most of the time you can make more than one tie from the same log.  The pith needs to be at least 1 inch inside the finished tie or the finished tie needs to be pith free.  the pith can not be opened in any face of the tie.  This is normally only true for cross ties.  Switch or bridge normally need to have a boxed heart.  a lot of this depends on the grader and how flooded the market is at the time.

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Offline Kansas

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Re: railroad ties
« Reply #10 on: January 03, 2012, 02:50:22 PM »
First thing you need to do is decide either your market, or your mill, one or the other, in conjunction with your raw material choices. A bandmill in the vein of a woodmizer or similar saw is not ideal for ties. As Ron pointed out, he can smoke through a bunch of logs in a hurry. If you want to put in a circle mill of sufficient size, that will work. But for what ties pay, at least what I see on here, its starvation wages for a smaller band mill. Not saying you cannot get by. But there has to be a better way to make a living with one.  What do you have to cut? What is plentiful in your area? Who are you competing against? If bigger mills have all the tie logs locked up, you need to look at what else is available. Look at alternative markets. Ties will mean you have to take whatever is offered by the buyer, and if and when the buyer wants them. Specialty products and marketing means you can dictate the price, at least to a point.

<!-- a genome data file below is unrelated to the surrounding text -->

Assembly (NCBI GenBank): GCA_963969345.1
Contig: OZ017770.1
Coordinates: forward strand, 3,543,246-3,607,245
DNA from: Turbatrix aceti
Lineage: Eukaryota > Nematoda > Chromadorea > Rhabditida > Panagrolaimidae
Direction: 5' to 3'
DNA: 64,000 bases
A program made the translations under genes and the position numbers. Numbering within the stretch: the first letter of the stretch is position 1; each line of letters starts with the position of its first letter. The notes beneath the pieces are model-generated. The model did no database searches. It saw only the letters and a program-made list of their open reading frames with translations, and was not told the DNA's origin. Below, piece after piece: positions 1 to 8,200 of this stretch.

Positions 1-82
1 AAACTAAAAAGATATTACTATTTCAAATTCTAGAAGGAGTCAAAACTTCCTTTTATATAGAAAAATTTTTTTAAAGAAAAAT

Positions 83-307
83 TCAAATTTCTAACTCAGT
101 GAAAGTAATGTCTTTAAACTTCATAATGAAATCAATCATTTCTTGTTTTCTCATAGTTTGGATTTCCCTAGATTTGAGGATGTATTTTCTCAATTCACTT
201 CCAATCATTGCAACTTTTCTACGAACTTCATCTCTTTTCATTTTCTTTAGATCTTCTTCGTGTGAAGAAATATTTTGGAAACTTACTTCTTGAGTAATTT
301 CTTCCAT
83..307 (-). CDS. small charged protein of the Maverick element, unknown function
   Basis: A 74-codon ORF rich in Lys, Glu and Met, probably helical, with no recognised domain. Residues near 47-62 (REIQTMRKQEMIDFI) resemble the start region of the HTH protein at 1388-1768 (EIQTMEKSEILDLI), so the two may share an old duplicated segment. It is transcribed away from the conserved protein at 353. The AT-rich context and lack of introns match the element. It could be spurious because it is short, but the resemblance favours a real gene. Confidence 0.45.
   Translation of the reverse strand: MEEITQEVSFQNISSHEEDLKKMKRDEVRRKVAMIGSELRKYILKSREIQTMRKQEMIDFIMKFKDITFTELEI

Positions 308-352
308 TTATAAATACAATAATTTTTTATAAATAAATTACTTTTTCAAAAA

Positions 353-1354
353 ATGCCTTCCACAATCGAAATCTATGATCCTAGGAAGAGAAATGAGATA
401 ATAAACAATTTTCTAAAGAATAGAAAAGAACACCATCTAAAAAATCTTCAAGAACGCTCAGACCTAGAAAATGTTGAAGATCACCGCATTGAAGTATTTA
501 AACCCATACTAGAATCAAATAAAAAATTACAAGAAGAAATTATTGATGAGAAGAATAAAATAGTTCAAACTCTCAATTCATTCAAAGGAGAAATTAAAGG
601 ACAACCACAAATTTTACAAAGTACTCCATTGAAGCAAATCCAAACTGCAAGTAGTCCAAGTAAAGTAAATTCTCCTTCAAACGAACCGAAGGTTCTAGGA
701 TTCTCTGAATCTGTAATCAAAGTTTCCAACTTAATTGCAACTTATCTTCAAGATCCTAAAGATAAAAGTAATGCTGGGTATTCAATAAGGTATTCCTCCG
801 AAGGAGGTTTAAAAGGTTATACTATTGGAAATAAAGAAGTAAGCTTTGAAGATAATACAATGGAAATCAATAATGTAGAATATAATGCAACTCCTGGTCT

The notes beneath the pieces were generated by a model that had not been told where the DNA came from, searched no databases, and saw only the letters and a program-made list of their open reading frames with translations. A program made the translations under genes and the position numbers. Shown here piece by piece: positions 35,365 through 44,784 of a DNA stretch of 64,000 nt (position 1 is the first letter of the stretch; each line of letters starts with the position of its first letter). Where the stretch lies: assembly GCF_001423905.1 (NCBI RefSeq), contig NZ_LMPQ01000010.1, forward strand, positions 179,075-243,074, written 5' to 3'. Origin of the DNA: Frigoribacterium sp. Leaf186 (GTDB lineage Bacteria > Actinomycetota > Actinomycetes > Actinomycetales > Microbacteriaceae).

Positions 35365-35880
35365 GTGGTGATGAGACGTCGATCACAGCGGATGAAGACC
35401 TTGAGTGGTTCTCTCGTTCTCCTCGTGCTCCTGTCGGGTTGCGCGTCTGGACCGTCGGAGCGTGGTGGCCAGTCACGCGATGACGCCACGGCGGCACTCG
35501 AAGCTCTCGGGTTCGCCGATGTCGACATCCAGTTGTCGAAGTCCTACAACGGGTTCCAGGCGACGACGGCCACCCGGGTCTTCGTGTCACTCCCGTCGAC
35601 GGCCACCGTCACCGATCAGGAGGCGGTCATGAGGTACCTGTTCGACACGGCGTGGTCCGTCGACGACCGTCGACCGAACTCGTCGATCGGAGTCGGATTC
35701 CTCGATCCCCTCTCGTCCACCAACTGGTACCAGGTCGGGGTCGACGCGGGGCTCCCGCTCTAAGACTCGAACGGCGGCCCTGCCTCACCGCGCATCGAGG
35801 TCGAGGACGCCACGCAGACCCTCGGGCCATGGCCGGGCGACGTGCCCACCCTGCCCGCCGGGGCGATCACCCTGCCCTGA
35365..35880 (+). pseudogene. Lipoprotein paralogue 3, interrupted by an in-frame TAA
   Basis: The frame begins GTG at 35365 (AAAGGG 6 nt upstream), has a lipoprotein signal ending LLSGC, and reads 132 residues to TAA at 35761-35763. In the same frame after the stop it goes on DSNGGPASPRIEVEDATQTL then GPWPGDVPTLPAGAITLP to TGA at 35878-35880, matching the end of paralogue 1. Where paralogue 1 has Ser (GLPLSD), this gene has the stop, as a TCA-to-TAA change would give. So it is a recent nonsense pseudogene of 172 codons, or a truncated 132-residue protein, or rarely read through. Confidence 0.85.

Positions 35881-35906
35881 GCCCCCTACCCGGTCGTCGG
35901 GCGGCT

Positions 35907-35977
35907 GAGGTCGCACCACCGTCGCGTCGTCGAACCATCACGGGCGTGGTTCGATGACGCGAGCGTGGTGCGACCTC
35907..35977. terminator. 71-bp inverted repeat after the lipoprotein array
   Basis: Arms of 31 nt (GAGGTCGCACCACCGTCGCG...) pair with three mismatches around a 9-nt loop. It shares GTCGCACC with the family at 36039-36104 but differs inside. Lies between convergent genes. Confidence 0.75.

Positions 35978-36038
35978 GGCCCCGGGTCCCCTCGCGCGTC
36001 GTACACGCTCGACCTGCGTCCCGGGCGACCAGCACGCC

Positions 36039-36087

Out of curiosity,what species are in your area, preferably within 30 or so miles of where you set your mill up?

Offline Ron Wenrich

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Re: railroad ties